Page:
The European Union (EU) would be “doubling” its total fund disbursement to the Philippines to 70 to 80 million euros (P4 billion to P4.6 billion) by 2014, compared to this year’s 40 million euros (about P2.3 billion).
EU Development Commissioner Andris Pielbags told reporters after the honorary Eminent Speaker Forum for himself at the Asian Development Bank (ADB) that the EU will still be “discussing” on how the 70- to 80-million EU fund to be disbursed to the Philippines for 2014 will be utilized.
Besides the 40 million euros that EU provided the Philippines for 2013, Piebalgs said in a separate occasion on Tuesday with government officials that there would be an additional 10 million euros (P583 million) that will be disbursed for reconstruction efforts in the Visayas, which will help address the destruction caused by Super Typhoon Yolanda on the region.
Piebalgs said that the EU priority sectors include “health, support for trade and the Mindanao peace process” for fiscal year 2013.
“Beyond humanitarian assistance, the EU is already making resources for rehabilitation and reconstruction available to ensure that there is a smooth transition from the crisis management to rebuilding people’s lives. We would like to see no gap between the emergency relief and the longer-term actions, and we will work closely with the government and other development partners for this to happen,” Piebalgs said.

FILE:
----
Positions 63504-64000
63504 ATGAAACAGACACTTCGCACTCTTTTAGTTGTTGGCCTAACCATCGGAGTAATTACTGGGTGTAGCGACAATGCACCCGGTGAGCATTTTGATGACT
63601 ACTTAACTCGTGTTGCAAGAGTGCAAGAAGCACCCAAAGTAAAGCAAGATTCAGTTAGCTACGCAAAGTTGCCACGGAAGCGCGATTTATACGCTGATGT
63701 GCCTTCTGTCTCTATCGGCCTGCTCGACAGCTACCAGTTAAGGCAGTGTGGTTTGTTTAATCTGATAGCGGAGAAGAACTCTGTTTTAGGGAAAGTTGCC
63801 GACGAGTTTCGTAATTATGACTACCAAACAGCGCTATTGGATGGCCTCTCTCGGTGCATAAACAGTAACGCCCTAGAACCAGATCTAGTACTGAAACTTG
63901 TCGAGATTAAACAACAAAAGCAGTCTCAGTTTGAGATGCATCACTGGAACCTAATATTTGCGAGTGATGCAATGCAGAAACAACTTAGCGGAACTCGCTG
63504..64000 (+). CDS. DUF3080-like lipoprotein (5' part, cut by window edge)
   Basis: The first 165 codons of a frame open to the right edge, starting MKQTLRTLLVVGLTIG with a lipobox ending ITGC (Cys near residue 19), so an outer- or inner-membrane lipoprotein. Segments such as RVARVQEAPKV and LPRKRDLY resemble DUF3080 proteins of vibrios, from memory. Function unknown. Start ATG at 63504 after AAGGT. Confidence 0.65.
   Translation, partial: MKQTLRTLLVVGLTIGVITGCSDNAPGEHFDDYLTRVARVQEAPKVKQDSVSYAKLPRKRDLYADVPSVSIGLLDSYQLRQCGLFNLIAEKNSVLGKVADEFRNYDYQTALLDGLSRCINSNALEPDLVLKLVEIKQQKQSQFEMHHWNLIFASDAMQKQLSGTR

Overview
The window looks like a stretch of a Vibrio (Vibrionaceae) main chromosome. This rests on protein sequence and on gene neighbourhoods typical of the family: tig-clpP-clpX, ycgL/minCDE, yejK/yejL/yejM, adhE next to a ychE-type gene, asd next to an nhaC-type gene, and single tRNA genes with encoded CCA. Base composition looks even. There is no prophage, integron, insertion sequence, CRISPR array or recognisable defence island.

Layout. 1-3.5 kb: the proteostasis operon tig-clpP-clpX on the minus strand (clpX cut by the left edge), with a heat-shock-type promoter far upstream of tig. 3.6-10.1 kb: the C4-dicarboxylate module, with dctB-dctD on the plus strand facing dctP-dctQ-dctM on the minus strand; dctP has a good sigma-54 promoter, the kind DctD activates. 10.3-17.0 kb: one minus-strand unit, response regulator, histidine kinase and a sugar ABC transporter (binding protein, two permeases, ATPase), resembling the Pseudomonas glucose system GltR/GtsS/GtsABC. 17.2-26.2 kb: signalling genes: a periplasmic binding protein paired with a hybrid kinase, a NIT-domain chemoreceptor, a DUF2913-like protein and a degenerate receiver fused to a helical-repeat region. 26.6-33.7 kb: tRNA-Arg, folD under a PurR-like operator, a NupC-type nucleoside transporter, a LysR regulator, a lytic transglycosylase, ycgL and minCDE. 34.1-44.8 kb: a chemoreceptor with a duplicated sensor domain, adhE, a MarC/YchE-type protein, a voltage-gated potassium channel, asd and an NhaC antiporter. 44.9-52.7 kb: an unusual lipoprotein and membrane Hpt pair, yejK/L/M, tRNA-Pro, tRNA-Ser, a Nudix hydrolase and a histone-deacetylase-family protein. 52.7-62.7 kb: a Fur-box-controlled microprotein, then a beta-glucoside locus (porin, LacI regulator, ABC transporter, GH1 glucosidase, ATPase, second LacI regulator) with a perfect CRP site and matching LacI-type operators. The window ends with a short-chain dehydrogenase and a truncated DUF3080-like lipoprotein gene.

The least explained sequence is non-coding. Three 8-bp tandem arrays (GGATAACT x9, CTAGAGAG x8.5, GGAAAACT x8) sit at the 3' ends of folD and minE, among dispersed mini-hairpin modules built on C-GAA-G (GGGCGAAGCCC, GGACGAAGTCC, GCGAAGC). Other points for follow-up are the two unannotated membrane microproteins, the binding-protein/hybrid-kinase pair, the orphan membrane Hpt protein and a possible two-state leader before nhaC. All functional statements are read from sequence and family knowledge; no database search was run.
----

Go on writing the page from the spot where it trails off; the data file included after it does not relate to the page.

The 10-million euro additional fund would ease concerns in water and sanitation rehabilitation, power grid repairs, basic health, livelihood support, shelter and repair of infrastructure that “should be more resilient to future typhoons or earthquakes.”
“The most important today is to provide humanitarian support to the people and second, [the]need to think about construction as the people need to continue [their daily life],” Piebalgs said at the sidelines of the speaker forum.
For the projected 2014 70- to 80-million euro investment of the EU, Piebalgs said that priority sectors are still to be determined and that the EU will still conduct talks with European member-states.
“For this stage and for the next period, I still need to discuss with government on where our money will yield more results . . . It could be related to trade, quality control that will allow more fish products to come to global market, but it should be should be established with the government and the areas which not only make money but also have the know-how and more value,” the EU development commissioner said.
He also noted that it is in the Philippines where the EU provides “additional value-added” investments and aid, while the union extends the other countries—mostly in the Association of Southeast Asian Nations region—with help related to social services.